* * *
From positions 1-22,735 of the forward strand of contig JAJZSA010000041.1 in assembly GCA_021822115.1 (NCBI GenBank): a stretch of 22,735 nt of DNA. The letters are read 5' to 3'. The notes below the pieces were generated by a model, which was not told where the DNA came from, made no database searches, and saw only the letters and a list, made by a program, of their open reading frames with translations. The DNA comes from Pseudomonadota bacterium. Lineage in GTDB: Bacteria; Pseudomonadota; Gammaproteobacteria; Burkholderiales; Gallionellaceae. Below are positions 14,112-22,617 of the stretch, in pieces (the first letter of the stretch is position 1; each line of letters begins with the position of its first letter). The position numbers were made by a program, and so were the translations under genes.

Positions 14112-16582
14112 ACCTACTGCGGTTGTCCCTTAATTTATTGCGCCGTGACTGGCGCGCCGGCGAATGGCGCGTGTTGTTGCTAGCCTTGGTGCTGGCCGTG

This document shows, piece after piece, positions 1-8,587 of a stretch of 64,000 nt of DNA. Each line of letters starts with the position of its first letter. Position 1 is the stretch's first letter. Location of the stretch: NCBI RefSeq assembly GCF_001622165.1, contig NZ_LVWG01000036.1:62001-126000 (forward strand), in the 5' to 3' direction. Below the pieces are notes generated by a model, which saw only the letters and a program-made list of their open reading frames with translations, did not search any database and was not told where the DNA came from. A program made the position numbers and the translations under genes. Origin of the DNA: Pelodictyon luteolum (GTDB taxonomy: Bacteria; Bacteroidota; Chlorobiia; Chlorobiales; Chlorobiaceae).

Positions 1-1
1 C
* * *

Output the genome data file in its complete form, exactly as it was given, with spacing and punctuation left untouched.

From positions 1-22,735 of the forward strand of contig JAJZSA010000041.1 in assembly GCA_021822115.1 (NCBI GenBank): a stretch of 22,735 nt of DNA. The letters are read 5' to 3'. The notes below the pieces were generated by a model, which was not told where the DNA came from, made no database searches, and saw only the letters and a list, made by a program, of their open reading frames with translations. The DNA comes from Pseudomonadota bacterium. Lineage in GTDB: Bacteria; Pseudomonadota; Gammaproteobacteria; Burkholderiales; Gallionellaceae. Below are positions 14,112-22,617 of the stretch, in pieces (the first letter of the stretch is position 1; each line of letters begins with the position of its first letter). The position numbers were made by a program, and so were the translations under genes.

Positions 14112-16582
14112 ACCTACTGCGGTTGTCCCTTAATTTATTGCGCCGTGACTGGCGCGCCGGCGAATGGCGCGTGTTGTTGCTAGCCTTGGTGCTGGCCGTG

This document shows, piece after piece, positions 1-8,587 of a stretch of 64,000 nt of DNA. Each line of letters starts with the position of its first letter. Position 1 is the stretch's first letter. Location of the stretch: NCBI RefSeq assembly GCF_001622165.1, contig NZ_LVWG01000036.1:62001-126000 (forward strand), in the 5' to 3' direction. Below the pieces are notes generated by a model, which saw only the letters and a program-made list of their open reading frames with translations, did not search any database and was not told where the DNA came from. A program made the position numbers and the translations under genes. Origin of the DNA: Pelodictyon luteolum (GTDB taxonomy: Bacteria; Bacteroidota; Chlorobiia; Chlorobiales; Chlorobiaceae).

Positions 1-1
1 C